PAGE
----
It’s a hard knock life for women. If this pandemic taught us anything, it’s that it can amplify both the good and the bad. Women are losing or quitting their jobs in vulnerable low-paying workplaces like bars, conference venues, hairdressing salons, hotels, pubs and restaurants. Not to mention being the designated caretaker while working from home.
Fall down seven, stand up eight. This proverb encapsulates the journey of Suzy Batiz who turned Poo-Pourri into a $240 million empire where she makes stinky bathrooms a thing of the past. Her string of failed business attempts eventually landed her on a winning one. The lesson? A string of failures doesn’t necessarily make you one. (Tweet this)
Let’s cut each other some slack. When it comes to our friends, we tend to expect a lot out of them especially when times are tough. But an unprecedented global pandemic is showing us that lowering the bar may be the truest act of friendship.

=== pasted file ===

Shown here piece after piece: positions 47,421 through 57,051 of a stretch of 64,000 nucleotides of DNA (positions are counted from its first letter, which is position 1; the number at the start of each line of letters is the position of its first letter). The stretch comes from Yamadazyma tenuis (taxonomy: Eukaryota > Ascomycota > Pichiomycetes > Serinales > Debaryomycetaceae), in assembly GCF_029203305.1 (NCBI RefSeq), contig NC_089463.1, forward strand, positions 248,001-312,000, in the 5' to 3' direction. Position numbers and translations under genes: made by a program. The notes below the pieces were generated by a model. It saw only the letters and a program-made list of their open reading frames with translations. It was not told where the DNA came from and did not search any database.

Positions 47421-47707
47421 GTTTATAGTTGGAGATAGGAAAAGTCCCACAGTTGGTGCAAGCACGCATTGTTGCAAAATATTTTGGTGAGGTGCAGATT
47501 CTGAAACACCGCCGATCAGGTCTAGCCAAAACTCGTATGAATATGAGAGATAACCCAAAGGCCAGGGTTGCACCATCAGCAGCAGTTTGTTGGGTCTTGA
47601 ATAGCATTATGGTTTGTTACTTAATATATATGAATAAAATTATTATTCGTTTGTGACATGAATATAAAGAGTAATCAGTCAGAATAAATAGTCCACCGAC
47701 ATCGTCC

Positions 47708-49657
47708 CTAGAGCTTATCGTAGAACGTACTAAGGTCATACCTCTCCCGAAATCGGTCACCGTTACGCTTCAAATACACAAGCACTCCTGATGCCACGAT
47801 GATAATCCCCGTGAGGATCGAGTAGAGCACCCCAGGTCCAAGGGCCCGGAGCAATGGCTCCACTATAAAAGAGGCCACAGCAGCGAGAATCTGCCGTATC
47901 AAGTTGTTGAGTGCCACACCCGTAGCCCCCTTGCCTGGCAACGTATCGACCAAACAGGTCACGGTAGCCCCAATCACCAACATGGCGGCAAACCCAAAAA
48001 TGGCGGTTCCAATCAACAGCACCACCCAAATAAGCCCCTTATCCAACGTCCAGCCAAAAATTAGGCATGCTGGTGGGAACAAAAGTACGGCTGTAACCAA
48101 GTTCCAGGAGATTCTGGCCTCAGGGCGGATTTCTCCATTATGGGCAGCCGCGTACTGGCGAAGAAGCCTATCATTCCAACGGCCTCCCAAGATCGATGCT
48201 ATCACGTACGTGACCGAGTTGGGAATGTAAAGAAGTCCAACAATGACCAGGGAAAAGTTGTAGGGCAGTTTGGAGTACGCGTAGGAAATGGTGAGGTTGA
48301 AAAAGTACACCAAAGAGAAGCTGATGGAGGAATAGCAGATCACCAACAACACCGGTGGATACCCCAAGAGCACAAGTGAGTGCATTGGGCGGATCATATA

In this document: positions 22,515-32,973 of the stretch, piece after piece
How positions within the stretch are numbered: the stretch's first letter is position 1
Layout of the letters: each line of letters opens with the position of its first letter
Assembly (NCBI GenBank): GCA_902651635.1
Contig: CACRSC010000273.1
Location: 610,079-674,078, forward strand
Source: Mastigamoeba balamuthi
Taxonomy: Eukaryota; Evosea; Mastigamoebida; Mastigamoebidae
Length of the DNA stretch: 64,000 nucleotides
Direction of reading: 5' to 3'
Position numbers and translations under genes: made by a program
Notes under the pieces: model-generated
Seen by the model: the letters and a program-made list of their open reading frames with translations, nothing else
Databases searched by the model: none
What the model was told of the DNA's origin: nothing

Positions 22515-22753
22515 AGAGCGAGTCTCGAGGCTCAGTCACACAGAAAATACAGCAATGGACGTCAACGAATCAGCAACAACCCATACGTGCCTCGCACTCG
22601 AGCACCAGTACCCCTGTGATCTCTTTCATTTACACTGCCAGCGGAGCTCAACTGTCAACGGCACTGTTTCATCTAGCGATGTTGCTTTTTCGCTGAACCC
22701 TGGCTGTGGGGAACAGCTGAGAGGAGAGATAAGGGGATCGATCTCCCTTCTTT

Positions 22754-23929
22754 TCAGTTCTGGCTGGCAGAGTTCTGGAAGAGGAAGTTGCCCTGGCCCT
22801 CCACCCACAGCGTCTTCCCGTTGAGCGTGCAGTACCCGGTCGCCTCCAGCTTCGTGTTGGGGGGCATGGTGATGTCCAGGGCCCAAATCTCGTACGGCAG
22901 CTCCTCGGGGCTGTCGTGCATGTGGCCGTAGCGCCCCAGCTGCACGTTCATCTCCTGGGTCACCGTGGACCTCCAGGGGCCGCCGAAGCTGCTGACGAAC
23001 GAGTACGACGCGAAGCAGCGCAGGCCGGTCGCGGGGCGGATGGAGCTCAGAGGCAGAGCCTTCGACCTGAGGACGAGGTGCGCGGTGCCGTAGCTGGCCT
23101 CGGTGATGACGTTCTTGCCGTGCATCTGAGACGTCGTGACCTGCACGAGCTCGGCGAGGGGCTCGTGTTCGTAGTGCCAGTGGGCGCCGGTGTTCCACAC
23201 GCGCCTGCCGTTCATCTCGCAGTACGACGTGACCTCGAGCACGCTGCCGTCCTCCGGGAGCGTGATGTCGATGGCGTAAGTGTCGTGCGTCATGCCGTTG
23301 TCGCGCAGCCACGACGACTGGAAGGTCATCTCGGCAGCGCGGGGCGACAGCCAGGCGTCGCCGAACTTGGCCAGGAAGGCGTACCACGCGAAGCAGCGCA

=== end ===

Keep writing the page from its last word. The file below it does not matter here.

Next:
Why your good friend can be good for business. Whether that’s for the community, emotional support, or making things fun at work, I fully believe business besties make you a better founder. They don’t necessarily have to be a co-founder. Chief best friends come in many shapes and sizes: sounding board, an accountability partner, and that friend who understands and cheers you on at work.
VC tighten purse strings for female founders. Women, especially first-time founders, have long lagged behind men in raising venture capital for their startups. But in the pandemic's heightened climate of caution, anecdotes from female founders suggest that they face even greater hurdles because VCs are suddenly turning more risk-averse. Good thing for female founders, we’re more capital-efficient because of this, making us better poised to ride through this wave.
Who would have thought our hustle will save us. Elizabeth Yin, partner at Hustle Fund shares her take on the state of current VC trends. Particularly interesting is the irony she shares about founders who’ve had an easy time raising funds are the ones she’s most worried about. Why? The founders who’ve had the hardest time raising funds are more thrifty, have good business practices, and keep an eagle-eye on the cash.